You might think heart disease is linked only with physical activities — a lack of exercise, poor diet, smoking, and excessive drinking. While these habits do heighten the risk of high blood pressure, heart attacks, strokes, and other cardiovascular problems, your thoughts, attitudes, and emotions are just as important. They can not only accelerate the onset of heart disease, but also get in the way of taking positive steps to improve your health or that of a loved one.
A healthy lifestyle can go a long way toward reducing the risk of heart disease or managing a diagnosed condition, even if you face a higher risk due to uncontrollable factors such as age, sex, or family history. But making changes in your daily life is not always easy. You may sense a loss of control over your life in having to give up favorite foods, make time for exercise in a busy schedule, or take regular medication.
It also takes personal discipline to ingrain these new habits into your lifestyle. Deviating from a prescribed diet or sneaking a cigarette when no one is looking may satisfy an immediate craving, but it won’t achieve the long-term goal of improved health.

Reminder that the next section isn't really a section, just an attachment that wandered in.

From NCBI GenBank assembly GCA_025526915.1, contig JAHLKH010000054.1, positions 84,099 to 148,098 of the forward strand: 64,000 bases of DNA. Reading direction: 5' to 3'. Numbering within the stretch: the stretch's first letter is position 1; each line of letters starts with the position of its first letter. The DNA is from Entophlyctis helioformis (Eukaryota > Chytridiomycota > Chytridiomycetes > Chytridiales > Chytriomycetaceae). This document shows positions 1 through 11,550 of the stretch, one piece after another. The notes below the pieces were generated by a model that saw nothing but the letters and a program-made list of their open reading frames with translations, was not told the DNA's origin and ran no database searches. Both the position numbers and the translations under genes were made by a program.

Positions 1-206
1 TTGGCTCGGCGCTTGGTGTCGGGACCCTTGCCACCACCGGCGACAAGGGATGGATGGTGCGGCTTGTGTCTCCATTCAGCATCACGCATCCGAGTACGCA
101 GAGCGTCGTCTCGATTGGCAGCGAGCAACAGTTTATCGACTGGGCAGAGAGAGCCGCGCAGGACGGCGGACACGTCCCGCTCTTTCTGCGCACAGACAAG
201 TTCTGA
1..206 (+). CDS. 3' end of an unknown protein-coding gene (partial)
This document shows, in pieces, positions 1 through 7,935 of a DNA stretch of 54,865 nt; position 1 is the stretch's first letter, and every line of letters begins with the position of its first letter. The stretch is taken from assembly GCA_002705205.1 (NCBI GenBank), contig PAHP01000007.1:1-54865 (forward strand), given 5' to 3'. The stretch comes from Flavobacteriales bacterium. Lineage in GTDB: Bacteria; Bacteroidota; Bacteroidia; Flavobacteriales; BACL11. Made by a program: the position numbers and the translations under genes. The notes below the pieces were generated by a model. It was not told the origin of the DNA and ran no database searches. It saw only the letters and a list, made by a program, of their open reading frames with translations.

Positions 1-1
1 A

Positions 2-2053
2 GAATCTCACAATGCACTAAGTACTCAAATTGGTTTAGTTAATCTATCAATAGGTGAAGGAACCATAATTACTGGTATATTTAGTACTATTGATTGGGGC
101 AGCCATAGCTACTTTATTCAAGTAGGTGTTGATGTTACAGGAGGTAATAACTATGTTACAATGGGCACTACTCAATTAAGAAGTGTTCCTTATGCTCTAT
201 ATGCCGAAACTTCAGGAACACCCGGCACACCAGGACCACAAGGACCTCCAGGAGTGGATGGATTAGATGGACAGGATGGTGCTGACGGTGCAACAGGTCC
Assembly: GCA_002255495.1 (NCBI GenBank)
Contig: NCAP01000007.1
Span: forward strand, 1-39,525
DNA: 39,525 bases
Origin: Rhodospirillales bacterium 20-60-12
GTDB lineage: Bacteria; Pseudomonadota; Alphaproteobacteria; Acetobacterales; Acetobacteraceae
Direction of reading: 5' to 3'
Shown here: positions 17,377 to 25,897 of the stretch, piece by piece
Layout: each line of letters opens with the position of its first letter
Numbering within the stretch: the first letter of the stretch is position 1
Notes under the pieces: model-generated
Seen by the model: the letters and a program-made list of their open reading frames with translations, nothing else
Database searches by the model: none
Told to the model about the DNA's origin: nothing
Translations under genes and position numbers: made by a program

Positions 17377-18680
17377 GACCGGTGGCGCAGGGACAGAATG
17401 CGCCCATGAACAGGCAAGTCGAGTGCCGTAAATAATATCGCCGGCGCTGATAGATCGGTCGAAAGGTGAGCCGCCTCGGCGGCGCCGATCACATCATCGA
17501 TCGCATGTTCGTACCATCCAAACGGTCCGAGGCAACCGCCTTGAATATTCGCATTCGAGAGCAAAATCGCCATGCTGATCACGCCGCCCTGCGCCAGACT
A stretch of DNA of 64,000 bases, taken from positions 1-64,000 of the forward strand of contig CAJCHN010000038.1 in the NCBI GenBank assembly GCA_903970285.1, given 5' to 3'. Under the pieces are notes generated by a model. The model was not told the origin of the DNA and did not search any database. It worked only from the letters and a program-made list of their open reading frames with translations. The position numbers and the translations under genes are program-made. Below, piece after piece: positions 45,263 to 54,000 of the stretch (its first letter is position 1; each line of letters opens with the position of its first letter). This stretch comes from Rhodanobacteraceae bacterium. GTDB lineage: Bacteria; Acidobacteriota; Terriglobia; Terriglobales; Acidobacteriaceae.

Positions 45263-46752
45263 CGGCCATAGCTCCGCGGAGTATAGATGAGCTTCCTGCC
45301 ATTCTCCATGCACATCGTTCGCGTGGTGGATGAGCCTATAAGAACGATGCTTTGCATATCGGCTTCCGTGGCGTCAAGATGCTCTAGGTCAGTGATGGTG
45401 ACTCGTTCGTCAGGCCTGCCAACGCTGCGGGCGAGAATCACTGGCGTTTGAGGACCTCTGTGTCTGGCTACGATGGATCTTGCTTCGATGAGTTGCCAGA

Coping with life’s pressures as they happen
Heart disease has many other mind-body connections that you should consider. Prolonged stress due to the pressures at home, on the job, or from other sources can contribute to abnormally high blood pressure and circulation problems. As with many other diseases, the effects vary from person to person. Some people use stress as a motivator while others may “snap” at the slightest issue.
How you handle stress also influences how your cardiovascular system responds. Studies have shown that if stress makes you angry or irritable, you’re more likely to have heart disease or a heart attack. In fact, the way you respond to stress may be a greater risk factor for heart problems than smoking, high blood pressure, and high cholesterol.